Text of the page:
the 2n-ions series

The program:          

Much like the hyperoperator pieces, the 2n-ion pieces have programs that are built around fanciful takes on an abstract mathematical idea. The geminating idea in this case is the structure behind the "hypercomplex numbers" (there are actually lots of different possible interpretations of this term; for anyone interested I'm mostly thinking specifically about the Cayley-Dickson construction, which is really the only one I know much of anything about). I wouldn't be able to explain the details of this concept, but I think I can explain enough to at least understand the overall programs of the works in this series.

Whether you remember the meaning of the term, you're almost certainly familiar with the so-called Real numbers, usually symbolized \( \mathbb{R} \). The Reals include all of our most familiar numbers like \(5\), \(\sqrt[3]{31}\), \(\pi\), \(\frac{2}{3}\) and \(315.73\). You might also remember that at some point you were introduced to the so-called "Imaginary" numbers—one of the worst terms in all of mathematics, since they are no more (or less!) "imaginary" than any other numbers—and that these could be combined with the Reals in order to get the Complex numbers, symbolized \( \mathbb{C} \). A few important things to remember:

  • the Real numbers are also Complex numbers, it's just that the Complex numbers also include a lot of numbers that aren't real. In this sense, the set of the Complex numbers is strictly bigger than the set of Reals, because it contains them, but has many, many other elements besides. One fancy way to write it is to write: $$ \mathbb{R} \subset \mathbb{C} $$ which is read "the real numbers are a subset of the complex numbers," and is similar to something you'll see in most of the piece titles in this series.

  • An example of a complex number is \(2 + 3i\). It's natural to think that this is actually two numbers, but it really is just a single complex number.

  • In a sense, the real numbers are one-dimensional numbers, while the complex numbers are two-dimensional. That's why it often takes what looks like two "numbers" to write a complex number. \(2+3i\) is a single number, but it's a two dimensional number, represented by a point that is 2 units in one direction, and 3 in a different direction.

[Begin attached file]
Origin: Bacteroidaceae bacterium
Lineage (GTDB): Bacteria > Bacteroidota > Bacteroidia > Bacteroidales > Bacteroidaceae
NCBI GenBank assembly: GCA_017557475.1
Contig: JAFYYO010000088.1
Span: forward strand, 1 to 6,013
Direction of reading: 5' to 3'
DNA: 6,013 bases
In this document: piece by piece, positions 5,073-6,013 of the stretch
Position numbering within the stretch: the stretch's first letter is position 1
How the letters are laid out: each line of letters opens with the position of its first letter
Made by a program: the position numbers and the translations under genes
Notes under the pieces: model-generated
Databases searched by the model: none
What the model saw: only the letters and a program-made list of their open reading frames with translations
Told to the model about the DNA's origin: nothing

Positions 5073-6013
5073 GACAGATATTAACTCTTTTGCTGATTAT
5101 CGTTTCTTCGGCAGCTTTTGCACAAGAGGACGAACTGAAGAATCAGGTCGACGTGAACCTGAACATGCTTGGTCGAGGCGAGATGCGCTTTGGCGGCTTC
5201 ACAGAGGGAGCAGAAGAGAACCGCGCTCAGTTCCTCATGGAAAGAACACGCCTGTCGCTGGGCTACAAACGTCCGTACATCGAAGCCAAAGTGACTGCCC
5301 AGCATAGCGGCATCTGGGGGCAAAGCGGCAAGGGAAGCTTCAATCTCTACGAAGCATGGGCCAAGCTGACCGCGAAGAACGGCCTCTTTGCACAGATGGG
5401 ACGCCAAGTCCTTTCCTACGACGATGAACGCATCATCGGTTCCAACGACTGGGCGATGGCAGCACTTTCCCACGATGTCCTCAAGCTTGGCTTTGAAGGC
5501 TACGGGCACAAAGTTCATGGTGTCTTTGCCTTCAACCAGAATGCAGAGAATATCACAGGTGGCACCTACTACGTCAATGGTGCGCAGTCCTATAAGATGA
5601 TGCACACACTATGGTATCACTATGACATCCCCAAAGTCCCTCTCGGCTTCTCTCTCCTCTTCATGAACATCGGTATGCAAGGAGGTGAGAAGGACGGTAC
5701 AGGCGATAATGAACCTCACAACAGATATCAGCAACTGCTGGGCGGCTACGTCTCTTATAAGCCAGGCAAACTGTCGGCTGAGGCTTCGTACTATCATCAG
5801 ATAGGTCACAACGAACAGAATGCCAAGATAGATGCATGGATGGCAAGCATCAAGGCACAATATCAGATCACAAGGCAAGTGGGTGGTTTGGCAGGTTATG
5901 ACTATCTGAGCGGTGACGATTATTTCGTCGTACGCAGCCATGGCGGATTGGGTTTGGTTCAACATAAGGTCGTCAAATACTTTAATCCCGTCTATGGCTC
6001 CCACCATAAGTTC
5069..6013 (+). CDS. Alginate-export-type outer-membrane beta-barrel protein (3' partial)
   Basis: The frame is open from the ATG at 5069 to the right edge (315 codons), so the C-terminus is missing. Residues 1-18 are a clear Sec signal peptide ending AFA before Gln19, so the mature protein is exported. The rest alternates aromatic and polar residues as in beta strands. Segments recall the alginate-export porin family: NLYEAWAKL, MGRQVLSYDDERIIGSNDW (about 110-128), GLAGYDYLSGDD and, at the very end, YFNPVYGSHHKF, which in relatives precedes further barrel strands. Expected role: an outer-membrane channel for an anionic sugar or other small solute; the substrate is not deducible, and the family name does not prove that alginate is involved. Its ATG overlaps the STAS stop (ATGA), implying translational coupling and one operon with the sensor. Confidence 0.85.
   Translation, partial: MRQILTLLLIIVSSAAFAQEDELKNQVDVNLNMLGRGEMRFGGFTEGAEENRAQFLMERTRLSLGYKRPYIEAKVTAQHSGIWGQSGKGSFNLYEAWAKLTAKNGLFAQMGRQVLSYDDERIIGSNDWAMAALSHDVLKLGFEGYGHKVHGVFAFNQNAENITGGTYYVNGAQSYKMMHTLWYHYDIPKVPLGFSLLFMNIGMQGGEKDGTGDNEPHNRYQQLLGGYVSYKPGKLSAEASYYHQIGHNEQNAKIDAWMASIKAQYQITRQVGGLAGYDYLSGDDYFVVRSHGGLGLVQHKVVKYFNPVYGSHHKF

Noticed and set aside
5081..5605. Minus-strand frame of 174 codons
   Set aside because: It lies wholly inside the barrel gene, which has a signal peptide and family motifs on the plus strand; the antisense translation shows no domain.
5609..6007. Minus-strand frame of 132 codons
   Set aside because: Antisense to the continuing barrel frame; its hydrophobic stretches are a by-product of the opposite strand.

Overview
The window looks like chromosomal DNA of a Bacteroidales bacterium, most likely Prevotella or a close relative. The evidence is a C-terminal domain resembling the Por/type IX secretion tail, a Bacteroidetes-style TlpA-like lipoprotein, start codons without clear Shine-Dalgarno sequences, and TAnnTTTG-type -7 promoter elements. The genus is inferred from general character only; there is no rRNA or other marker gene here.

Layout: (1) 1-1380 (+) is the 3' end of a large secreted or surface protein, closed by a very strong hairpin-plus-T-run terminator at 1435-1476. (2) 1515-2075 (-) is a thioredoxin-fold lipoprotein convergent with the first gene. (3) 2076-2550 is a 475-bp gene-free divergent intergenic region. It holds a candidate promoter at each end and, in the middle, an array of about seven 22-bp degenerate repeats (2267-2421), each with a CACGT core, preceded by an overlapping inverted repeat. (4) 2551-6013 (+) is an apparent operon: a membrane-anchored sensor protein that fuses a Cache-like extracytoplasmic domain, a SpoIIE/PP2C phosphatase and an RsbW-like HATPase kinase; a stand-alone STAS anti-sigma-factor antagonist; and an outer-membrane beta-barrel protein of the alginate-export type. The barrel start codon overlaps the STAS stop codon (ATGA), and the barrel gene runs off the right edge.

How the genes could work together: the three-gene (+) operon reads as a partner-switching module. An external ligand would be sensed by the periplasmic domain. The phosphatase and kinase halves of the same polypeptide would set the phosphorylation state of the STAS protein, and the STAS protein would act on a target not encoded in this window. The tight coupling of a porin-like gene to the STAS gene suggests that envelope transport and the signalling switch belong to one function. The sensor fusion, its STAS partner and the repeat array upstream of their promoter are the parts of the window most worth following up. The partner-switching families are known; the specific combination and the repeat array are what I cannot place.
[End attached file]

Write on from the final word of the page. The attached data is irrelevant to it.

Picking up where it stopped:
So if we take our usual real numbers, and add a new kind of number, \( i \), which is equivalent to \( \sqrt{-1} \), we get the complex numbers. What far fewer people learn is that we can keep going, adding new kinds of "imaginary" numbers and generating higher-dimensional kinds of numbers. The first new kind to be discovered—by an Irish mathematician named William Rowan Hamilton—are called the quaternions and are usually symbolized \( \mathbb{H} \) in honor of their discoverer. Our old friends the reals live in the quaternions, as do the complex numbers, in other words \( \mathbb{R} \subset \mathbb{C} \subset \mathbb{H} \), but there are also scads of new numbers, created by the addition of two new kinds of "imaginary" numbers often symbolized \( j \) and \( k \); thus these are four-dimensional numbers such as \( 4+3i+5j+k\). There are several handy uses for these numbers, especially in computer programming involving 3d animation, but what I'm interested in for the program of these compositions is the fact that one aspect of arithmetic we take for granted with more familiar numbers, called "commutativity," essentially "breaks" when we move into the quaternions.